First report of Parietaria mottle virus in Mirabilis jalapa
Dipartimento di Protezione delle Piante e Microbiologia Applicata, UniversitÃ degli Studi and Centro di Studio del CNR sui Virus e le Virosi delle Colture Mediterranee, Via G. Amendola 165/a, I-70126 Bari, Italy
Accepted: 22 Jan 2002
Plants of Mirabilis jalapa (family Nyctaginaceae) with violet and yellow flowers, growing in a private garden in southern Italy, were found to host Parietaria mottle virus (PMoV) (genus Ilarvirus). Infected plants showed mild mosaic, leaf malformations of the upper leaves and necrotic lines pattern in some of the basal leaves (Fig. 1 and 2). Preliminary electron microscope observations showed the presence of spherical virus particles in the sap from infected plants. No other virus-like particles were observed.
This virus was readily sap transmitted to Chenopodium quinoa and C. amaranticolor, in which it induced symptoms resembling those elicited by PMoV (Ramasso et al., 1997). The isolated virus was subsequently identified as PMoV by Antibody Coated Plate-ELISA (ACP-ELISA), with an antiserum raised to the tomato isolate TI-1 of PMoV (kindly supplied by P. Roggero, Istituto di Fitovirologia Applicata, CNR, Turin, Italy), as well as by dot-blot hybridization with a specific riboprobe to PMoV (Fig. 3) (Parrella et al., 2000). Back transmission to healthy Mirabilis seedlings, with leaf extracts from systemically infected Chenopodium or Mirabilis plants, reproduced the symptoms originally observed (Fig. 2) and confirming that PMoV was the causal agent of the disease observed in Mirabilis. Plants of Parietaria officinalis growing nearby infected Mirabilis plants were also found to harbour PMoV.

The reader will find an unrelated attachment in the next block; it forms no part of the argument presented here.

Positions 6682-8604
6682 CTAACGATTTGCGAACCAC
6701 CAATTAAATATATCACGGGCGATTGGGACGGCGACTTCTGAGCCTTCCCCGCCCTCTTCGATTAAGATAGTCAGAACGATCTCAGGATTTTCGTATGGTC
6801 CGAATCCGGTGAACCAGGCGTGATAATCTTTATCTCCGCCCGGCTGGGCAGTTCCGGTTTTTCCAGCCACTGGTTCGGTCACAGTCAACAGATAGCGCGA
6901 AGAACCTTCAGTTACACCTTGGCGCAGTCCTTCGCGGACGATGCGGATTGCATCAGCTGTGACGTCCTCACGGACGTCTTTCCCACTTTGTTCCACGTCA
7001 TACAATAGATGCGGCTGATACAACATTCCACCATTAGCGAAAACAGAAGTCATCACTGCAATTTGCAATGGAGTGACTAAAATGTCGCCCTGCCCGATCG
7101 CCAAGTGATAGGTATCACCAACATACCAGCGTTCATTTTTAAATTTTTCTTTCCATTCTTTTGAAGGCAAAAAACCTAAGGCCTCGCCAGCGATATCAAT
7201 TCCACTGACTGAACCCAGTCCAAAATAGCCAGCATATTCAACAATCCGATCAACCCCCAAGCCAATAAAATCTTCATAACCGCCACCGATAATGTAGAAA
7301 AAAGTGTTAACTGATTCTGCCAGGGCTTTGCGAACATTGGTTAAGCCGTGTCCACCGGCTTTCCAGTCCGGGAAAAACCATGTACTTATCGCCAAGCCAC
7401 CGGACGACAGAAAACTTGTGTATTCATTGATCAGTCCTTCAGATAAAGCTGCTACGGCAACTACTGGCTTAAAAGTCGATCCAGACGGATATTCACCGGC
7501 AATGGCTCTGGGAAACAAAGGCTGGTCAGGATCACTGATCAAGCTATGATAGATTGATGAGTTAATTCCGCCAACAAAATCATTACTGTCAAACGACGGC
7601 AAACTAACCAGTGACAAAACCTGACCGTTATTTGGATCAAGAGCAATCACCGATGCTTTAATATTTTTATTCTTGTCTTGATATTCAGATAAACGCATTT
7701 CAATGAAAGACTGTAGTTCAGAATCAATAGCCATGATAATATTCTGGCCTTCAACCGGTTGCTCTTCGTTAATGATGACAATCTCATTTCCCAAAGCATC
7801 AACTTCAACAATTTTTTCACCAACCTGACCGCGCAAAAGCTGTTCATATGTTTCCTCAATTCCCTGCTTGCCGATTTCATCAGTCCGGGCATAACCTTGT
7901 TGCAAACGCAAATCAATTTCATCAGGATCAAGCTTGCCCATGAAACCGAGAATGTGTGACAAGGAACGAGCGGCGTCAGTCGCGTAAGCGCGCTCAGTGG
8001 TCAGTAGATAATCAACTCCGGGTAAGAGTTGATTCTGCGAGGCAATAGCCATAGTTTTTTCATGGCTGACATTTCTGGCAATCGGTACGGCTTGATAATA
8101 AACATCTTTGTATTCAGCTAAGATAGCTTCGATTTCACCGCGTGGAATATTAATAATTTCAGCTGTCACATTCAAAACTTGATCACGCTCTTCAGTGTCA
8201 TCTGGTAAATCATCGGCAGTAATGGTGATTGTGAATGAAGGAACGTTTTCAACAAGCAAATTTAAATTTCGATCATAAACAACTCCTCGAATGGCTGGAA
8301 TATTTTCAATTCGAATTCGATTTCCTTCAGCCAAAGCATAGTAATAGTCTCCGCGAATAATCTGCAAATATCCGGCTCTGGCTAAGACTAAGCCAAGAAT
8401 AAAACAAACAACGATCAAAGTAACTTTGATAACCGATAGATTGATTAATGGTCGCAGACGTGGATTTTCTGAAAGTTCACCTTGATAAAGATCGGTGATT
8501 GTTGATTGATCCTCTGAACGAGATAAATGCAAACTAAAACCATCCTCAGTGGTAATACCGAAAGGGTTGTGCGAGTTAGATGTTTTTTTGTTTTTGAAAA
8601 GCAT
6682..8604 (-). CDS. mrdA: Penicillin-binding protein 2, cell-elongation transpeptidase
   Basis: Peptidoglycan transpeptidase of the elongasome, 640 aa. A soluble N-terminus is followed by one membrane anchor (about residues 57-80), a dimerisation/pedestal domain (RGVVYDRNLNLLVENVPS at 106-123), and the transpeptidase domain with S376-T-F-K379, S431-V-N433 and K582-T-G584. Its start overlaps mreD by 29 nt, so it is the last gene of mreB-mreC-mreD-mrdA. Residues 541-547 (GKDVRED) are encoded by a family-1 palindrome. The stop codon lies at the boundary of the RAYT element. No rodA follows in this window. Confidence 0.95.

PMoV was first isolated from P. officinalis in north-west Italy (Caciagli et al., 1989) and in the last few years this virus has been isolated in Italy, France and Greece from tomato crops (Ramasso et al., 1997; Roggero et al., 2000). This report represents the first record of PMoV in Mirabilis jalapa and provides further confirmation of the spread of this virus into plant species other than P. officinalis.
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This report was formally published in Plant Pathology
©2002 The Authors